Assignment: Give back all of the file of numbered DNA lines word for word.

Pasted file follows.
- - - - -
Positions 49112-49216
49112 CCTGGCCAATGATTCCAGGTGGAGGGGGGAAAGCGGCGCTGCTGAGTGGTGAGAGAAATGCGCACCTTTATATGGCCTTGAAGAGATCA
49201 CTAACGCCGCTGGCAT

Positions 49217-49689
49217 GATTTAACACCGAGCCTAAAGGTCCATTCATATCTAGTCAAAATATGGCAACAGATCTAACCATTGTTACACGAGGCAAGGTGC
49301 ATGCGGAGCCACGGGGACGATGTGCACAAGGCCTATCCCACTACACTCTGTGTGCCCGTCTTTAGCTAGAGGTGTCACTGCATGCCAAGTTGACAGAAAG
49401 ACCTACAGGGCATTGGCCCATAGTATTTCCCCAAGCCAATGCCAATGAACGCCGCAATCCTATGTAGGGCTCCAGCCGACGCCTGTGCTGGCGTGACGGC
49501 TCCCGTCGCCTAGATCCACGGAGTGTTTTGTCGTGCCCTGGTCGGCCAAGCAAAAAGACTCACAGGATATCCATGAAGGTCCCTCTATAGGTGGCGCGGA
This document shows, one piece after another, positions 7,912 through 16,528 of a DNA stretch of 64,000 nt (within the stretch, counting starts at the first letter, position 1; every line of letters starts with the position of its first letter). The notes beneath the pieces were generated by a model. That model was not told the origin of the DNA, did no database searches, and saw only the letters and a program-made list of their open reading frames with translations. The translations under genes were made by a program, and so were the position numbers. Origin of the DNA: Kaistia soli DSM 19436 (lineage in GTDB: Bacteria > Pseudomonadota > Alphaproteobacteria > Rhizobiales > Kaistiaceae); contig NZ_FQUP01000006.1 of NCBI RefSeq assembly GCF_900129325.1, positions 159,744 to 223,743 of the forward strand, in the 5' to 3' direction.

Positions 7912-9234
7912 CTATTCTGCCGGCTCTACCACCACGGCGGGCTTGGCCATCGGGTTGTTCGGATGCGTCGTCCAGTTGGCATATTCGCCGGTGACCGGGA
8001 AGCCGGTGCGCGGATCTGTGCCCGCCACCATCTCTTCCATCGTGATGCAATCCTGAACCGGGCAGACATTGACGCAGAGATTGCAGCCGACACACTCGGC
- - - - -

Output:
Positions 49112-49216
49112 CCTGGCCAATGATTCCAGGTGGAGGGGGGAAAGCGGCGCTGCTGAGTGGTGAGAGAAATGCGCACCTTTATATGGCCTTGAAGAGATCA
49201 CTAACGCCGCTGGCAT

Positions 49217-49689
49217 GATTTAACACCGAGCCTAAAGGTCCATTCATATCTAGTCAAAATATGGCAACAGATCTAACCATTGTTACACGAGGCAAGGTGC
49301 ATGCGGAGCCACGGGGACGATGTGCACAAGGCCTATCCCACTACACTCTGTGTGCCCGTCTTTAGCTAGAGGTGTCACTGCATGCCAAGTTGACAGAAAG
49401 ACCTACAGGGCATTGGCCCATAGTATTTCCCCAAGCCAATGCCAATGAACGCCGCAATCCTATGTAGGGCTCCAGCCGACGCCTGTGCTGGCGTGACGGC
49501 TCCCGTCGCCTAGATCCACGGAGTGTTTTGTCGTGCCCTGGTCGGCCAAGCAAAAAGACTCACAGGATATCCATGAAGGTCCCTCTATAGGTGGCGCGGA
This document shows, one piece after another, positions 7,912 through 16,528 of a DNA stretch of 64,000 nt (within the stretch, counting starts at the first letter, position 1; every line of letters starts with the position of its first letter). The notes beneath the pieces were generated by a model. That model was not told the origin of the DNA, did no database searches, and saw only the letters and a program-made list of their open reading frames with translations. The translations under genes were made by a program, and so were the position numbers. Origin of the DNA: Kaistia soli DSM 19436 (lineage in GTDB: Bacteria > Pseudomonadota > Alphaproteobacteria > Rhizobiales > Kaistiaceae); contig NZ_FQUP01000006.1 of NCBI RefSeq assembly GCF_900129325.1, positions 159,744 to 223,743 of the forward strand, in the 5' to 3' direction.

Positions 7912-9234
7912 CTATTCTGCCGGCTCTACCACCACGGCGGGCTTGGCCATCGGGTTGTTCGGATGCGTCGTCCAGTTGGCATATTCGCCGGTGACCGGGA
8001 AGCCGGTGCGCGGATCTGTGCCCGCCACCATCTCTTCCATCGTGATGCAATCCTGAACCGGGCAGACATTGACGCAGAGATTGCAGCCGACACACTCGGC